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How It Works: NFL Waiver Wire Rules

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‘Tis the season for the NFL waiver wire to take center stage. Here’s a rules primer on that.

NFL: Super Bowl LI-Commissioner Roger Goodell Press Conference Matthew Emmons-USA TODAY Sports

The Washington Redskins wrapped up their preseason schedule Thursday, and now begins the two-day process of cutting down to the 53-man roster. Teams used to cut from 90 to 75 players on Tuesday of the final week, and then down to 53 on Saturday. This year, they removed the first cut, so now, teams are cutting from near 90 players to 53 at that final cut.

NFL rules dictate teams must reduce their rosters to 53 players no later than 1 p.m. PT on Saturday. That means a lot of talent will be available over the next 72 hours. The new rule removing the 75 man cut means upwards of 1,100 players are going to be released between the final preseason game and the Saturday afternoon deadline.

The Redskins may not be in the midst of its largest roster overhaul, but both veterans and rookies alike are scrambling to lay claim to the final spots. The Redskins might be set enough with their options to not be forced to scour the waiver wire for upgrades, though the Washington front office will likely do just that anyway. They could try and trade for someone before they are released, but the primary method of acquiring players this weekend is the waiver process.

When a team releases a player with less than four years of service, they are subject to the waiver process. Normally when a player is released, waivers runs the next day. For roster cuts, all players run through waivers on Sunday, whether they were released on Friday or Saturday.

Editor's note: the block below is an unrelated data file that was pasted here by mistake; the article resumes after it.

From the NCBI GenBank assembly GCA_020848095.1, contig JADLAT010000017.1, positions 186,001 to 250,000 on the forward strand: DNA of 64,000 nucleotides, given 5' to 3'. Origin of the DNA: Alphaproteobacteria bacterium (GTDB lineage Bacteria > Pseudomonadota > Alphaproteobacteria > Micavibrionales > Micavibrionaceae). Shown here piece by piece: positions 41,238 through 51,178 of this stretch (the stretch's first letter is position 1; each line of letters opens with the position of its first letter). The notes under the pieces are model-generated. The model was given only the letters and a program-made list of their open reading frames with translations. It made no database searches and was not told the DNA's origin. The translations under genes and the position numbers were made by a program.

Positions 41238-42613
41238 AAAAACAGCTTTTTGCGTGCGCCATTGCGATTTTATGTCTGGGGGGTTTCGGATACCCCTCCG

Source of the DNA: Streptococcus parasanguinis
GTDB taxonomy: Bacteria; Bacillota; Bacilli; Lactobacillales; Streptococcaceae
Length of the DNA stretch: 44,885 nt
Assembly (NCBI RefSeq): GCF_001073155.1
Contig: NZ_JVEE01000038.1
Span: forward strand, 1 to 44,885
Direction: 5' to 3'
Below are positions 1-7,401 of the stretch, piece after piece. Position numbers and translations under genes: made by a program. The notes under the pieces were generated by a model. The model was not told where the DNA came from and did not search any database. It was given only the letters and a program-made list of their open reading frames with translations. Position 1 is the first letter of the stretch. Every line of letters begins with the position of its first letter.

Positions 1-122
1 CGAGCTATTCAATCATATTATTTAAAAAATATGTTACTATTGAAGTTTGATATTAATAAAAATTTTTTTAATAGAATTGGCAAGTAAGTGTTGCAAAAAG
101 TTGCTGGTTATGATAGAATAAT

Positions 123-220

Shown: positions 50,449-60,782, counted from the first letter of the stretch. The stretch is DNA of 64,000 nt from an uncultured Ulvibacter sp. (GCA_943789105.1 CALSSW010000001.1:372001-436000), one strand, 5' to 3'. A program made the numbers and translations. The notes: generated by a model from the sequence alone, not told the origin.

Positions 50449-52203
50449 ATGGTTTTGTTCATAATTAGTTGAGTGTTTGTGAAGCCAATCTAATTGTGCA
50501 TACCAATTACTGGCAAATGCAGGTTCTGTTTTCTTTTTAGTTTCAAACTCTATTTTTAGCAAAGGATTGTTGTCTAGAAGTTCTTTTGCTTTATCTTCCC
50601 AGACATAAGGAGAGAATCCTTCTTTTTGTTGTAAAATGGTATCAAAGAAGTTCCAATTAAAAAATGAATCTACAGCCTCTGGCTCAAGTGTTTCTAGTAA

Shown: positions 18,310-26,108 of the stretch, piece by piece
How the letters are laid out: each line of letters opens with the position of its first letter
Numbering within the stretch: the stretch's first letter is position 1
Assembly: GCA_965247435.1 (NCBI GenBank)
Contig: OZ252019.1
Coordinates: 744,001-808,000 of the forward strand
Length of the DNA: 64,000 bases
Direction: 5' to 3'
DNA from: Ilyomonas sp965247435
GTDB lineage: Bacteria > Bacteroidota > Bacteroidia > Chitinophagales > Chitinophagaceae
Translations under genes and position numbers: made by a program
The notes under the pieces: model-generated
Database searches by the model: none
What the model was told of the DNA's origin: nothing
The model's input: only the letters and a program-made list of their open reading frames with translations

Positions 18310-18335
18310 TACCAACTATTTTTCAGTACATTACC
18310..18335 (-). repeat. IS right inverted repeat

The process involves a priority list ranking teams for claiming players. From the first day of the league year until the conclusion of Week 3 of the 2017 regular season, the priority is based on draft order. This means that the Cleveland Browns are the No. 1 team on the waiver priority list, while the Redskins are No. 17 (where they drafted current beast Jonathan Allen). This means that if the Redskins want to take a shot on a young player, they have to put a claim in on him, and then cross their fingers and hope that sixteen teams before them do not put in a claim.

You might be used to the waiver process in your fantasy football league. The NFL waiver process is different in that the No. 1 team can claim as many players from waivers as they want, and they retain priority. The Browns essentially get first dibs on every player. They will stay in that position through Week 3 of the regular season.

Any player with at least four years of service that is released is not subject to the waiver process. They immediately become free agents and can sign with any team.

We’ll be keeping an eye on roster cuts over the next day. The 53-man rosters will be reached by then, but then there will be further turnover as teams make waiver claims.

(h/t to Niners Nation for the rules copy above)